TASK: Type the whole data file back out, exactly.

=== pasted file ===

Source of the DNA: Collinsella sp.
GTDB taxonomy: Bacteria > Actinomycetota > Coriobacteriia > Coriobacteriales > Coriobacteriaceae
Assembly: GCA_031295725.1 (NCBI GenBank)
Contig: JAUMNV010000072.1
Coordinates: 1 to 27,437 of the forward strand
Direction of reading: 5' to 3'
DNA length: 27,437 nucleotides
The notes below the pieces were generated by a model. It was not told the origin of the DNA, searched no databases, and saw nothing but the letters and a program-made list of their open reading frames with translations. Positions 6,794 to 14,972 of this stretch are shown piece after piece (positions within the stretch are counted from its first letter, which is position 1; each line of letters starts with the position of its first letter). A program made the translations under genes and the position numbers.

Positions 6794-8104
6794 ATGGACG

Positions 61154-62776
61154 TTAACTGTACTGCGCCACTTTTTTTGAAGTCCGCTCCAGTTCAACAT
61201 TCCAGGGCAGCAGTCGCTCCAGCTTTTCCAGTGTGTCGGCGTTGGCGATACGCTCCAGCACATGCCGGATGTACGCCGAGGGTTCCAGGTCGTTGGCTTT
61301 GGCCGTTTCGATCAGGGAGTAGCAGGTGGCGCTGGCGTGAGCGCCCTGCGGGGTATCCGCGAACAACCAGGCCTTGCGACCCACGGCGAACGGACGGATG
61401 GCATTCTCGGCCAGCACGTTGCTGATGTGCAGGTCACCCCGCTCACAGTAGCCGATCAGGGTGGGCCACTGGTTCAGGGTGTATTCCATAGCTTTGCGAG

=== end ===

Source of the DNA: Collinsella sp.
GTDB taxonomy: Bacteria > Actinomycetota > Coriobacteriia > Coriobacteriales > Coriobacteriaceae
Assembly: GCA_031295725.1 (NCBI GenBank)
Contig: JAUMNV010000072.1
Coordinates: 1 to 27,437 of the forward strand
Direction of reading: 5' to 3'
DNA length: 27,437 nucleotides
The notes below the pieces were generated by a model. It was not told the origin of the DNA, searched no databases, and saw nothing but the letters and a program-made list of their open reading frames with translations. Positions 6,794 to 14,972 of this stretch are shown piece after piece (positions within the stretch are counted from its first letter, which is position 1; each line of letters starts with the position of its first letter). A program made the translations under genes and the position numbers.

Positions 6794-8104
6794 ATGGACG

Positions 61154-62776
61154 TTAACTGTACTGCGCCACTTTTTTTGAAGTCCGCTCCAGTTCAACAT
61201 TCCAGGGCAGCAGTCGCTCCAGCTTTTCCAGTGTGTCGGCGTTGGCGATACGCTCCAGCACATGCCGGATGTACGCCGAGGGTTCCAGGTCGTTGGCTTT
61301 GGCCGTTTCGATCAGGGAGTAGCAGGTGGCGCTGGCGTGAGCGCCCTGCGGGGTATCCGCGAACAACCAGGCCTTGCGACCCACGGCGAACGGACGGATG
61401 GCATTCTCGGCCAGCACGTTGCTGATGTGCAGGTCACCCCGCTCACAGTAGCCGATCAGGGTGGGCCACTGGTTCAGGGTGTATTCCATAGCTTTGCGAG